Make Lists to Guide your Training

Most people in the wide world of self-defense, preparedness, personal protection, or whatever we might call it, are enthusiasts in a particular aspect of the greater whole.  As an example, I am a handgunner, and I am a specialist and enthusiast in the use of the defensive handgun.  Therefore, shooting and training with the handgun is something I enjoy, it is not only one aspect of preparedness for myself, it goes well beyond that in my own life.  Most of you are likely an enthusiast in one aspect as well; maybe you are a serious Ju Jitsu or Combatives practitioner.  Maybe you are a long range rifle shooter.  Maybe you are a paramedic or EMT.  Perhaps you are a fieldcraft or survivalist expert.  So, we all tend to focus heavily on a specialization, but we too often forget the many other aspects of personal preparedness. 

To be ready for violence or other emergency there is a baseline of needed skills that we all should be training in, at least to a minimal extent.  Handgun skills, combative skills, less-lethal weaponry skills, traumatic medical skills, etc…, are among the most important of these demands.  While we might specialize in any given one, we should at least train to a baseline of ability in the others as well.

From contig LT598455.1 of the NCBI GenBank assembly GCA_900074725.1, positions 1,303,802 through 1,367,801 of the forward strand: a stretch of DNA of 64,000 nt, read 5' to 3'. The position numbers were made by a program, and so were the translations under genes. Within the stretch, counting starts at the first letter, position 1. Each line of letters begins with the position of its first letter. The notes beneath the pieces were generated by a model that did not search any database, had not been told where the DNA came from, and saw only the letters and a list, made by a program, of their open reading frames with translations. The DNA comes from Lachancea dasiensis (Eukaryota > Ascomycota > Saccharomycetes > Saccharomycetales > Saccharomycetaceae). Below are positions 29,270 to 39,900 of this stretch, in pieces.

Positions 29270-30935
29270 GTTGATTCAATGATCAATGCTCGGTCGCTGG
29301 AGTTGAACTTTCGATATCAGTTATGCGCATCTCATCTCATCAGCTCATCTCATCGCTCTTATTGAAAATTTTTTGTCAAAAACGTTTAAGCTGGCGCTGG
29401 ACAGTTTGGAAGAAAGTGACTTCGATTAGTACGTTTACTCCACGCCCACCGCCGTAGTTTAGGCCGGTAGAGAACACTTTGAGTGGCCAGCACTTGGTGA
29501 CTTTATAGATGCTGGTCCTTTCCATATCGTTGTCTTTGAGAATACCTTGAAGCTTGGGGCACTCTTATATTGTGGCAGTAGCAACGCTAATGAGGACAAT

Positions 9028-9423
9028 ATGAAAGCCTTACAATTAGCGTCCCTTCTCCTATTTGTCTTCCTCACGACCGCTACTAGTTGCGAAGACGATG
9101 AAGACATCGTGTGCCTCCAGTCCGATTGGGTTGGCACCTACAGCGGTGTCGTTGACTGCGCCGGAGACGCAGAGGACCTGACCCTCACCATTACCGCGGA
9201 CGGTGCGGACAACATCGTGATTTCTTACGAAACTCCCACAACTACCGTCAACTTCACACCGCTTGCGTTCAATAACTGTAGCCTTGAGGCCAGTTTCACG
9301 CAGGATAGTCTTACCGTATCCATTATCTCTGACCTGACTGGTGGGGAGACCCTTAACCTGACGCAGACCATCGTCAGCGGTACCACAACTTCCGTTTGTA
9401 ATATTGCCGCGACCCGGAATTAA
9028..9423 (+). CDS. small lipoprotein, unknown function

I think a productive thing to do is make actual lists for each of these skills and then, literally, draft out the skills that you wish to gain and maintain in each.  Obviously, start with the most important elements of the skillset.  As an example, while I have done combatives training with a variety of instructors, it is not my thing and I am hardly an expert in such.  So, as part of my comprehensive approach to skills development, my combatives list would start with the most important element of hand skills, such as the non-confrontational posture/fence, and the default cover position.  From there, all the other aspects of striking, grappling, and ground fighting that is most essential to the non-enthusiast can be listed.  As one makes time for combatives training with partners or on the bag going forward, the list can be referenced so that the important skills can be focused on.  This is one example.   

A further example, most of us are not paramedics or EMTs, but we should train in emergency bleeding control, CPR, and a few other medical skills.  Craft a list with the most pressing skills first, such as CPR, tourniquet applications, would packing, etc…, and go from there.  Again, listing it out will help you hit on what is most critical when you have some time to devote to the skillset. 

Most of us in this field likely specialize in a specific skill and spend a lot of time and effort getting better at that single thing, and I think that is OK.  However, we cannot disregard the other essential skills in self-defense and preparedness, so listing it out is productive. 

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